To ask the Secretary of State for the Home Department, whether the definition of hate crime as any criminal offence which is perceived by the victim or any other person to be motivated by hostility or prejudice towards someone based on a personal characteristic is compatible with the principles of the (a) objective application of justice, (b) equal treatment under the law and (c) presumption of innocence unless proved guilty; what (i) internal and (ii) cross-departmental assessments have recently been carried out of the operation of (A) legislation and (B) guidelines defining crimes in terms of people’s perceptions; and if she will make a statement.
The police and Crown Prosecution Service define and record hate crime as “any criminal offence which is perceived by the victim or any other person, to be motivated by hostility or prejudice based on a person's race or perceived race; religion or perceived religion; sexual orientation or perceived sexual orientation; disability or perceived disability and any crime motivated by hostility or prejudice against a person who is transgender or perceived to be transgender.”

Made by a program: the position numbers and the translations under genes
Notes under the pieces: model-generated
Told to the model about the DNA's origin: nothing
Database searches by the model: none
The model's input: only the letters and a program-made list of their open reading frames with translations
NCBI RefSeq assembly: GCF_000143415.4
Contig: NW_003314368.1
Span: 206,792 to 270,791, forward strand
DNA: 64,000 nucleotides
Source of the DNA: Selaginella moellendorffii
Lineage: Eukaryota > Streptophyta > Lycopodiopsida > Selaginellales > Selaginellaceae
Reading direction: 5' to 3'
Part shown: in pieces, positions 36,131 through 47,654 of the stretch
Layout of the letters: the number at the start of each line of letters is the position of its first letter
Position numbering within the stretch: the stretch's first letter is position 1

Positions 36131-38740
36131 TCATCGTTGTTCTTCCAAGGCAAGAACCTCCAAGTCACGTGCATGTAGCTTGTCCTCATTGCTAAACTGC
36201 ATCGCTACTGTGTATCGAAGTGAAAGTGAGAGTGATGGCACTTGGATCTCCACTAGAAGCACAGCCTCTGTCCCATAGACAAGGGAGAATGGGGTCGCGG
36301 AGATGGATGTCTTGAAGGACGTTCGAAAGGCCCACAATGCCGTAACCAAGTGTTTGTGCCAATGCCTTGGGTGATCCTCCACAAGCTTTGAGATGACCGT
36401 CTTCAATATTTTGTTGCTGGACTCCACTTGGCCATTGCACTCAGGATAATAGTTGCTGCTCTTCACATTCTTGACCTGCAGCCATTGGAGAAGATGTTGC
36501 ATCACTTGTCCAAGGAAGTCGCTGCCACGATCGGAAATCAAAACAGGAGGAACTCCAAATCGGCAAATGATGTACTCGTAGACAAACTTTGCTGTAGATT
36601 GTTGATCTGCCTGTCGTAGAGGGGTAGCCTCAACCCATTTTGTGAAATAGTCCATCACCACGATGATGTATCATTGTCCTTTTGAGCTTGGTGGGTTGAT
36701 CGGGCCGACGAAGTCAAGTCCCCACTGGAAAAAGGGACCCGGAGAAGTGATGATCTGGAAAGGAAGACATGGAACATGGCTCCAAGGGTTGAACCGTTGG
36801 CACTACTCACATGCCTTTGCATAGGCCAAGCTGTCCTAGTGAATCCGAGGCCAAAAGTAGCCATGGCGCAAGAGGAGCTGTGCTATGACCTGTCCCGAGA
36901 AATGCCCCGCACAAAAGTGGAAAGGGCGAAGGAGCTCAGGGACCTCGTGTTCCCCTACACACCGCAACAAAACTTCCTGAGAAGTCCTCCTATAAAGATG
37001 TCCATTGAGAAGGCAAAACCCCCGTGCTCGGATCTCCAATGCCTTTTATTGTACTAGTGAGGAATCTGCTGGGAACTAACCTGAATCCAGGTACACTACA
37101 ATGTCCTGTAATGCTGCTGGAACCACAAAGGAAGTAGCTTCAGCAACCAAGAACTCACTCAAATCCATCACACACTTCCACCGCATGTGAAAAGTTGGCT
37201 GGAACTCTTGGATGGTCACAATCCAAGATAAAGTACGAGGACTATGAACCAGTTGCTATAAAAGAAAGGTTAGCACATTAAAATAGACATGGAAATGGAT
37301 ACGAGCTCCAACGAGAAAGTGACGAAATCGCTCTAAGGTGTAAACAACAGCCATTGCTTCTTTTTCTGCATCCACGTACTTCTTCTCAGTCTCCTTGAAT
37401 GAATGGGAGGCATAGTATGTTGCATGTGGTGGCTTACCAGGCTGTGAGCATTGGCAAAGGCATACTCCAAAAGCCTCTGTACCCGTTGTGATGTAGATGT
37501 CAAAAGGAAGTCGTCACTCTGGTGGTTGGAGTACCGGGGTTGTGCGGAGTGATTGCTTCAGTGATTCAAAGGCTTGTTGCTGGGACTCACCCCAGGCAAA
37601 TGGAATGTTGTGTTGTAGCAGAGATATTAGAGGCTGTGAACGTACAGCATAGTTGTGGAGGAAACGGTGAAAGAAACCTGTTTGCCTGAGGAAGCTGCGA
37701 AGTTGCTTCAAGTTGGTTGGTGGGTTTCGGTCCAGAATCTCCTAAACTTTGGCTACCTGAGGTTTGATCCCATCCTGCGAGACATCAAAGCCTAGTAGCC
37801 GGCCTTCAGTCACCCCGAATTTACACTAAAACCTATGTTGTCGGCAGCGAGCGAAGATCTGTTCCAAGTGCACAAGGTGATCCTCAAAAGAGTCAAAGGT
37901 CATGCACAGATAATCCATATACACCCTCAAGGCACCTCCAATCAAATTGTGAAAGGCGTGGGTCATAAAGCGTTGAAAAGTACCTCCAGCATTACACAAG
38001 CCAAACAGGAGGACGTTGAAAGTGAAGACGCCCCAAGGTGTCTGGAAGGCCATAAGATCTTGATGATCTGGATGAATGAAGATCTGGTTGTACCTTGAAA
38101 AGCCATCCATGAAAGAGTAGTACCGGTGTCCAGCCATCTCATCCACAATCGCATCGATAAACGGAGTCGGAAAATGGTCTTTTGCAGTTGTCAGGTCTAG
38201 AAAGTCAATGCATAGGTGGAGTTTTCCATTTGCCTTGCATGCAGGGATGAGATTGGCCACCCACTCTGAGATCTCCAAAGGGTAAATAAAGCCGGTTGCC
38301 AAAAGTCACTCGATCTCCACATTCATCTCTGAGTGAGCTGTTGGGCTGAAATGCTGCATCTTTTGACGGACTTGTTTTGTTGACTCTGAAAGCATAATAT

Part of the purpose of this definition is to encourage victims of hate crime to come forward to report, reflecting the recommendations from the Stephen Lawrence Inquiry. It is the responsibility of the police to investigate allegations of criminal activity and decide whether or not a specific incident should be treated as a hate crime.
In 2018 the Government asked the Law Commission to undertake a full review of the coverage and approach of current hate crime legislation. That review is due to conclude this year.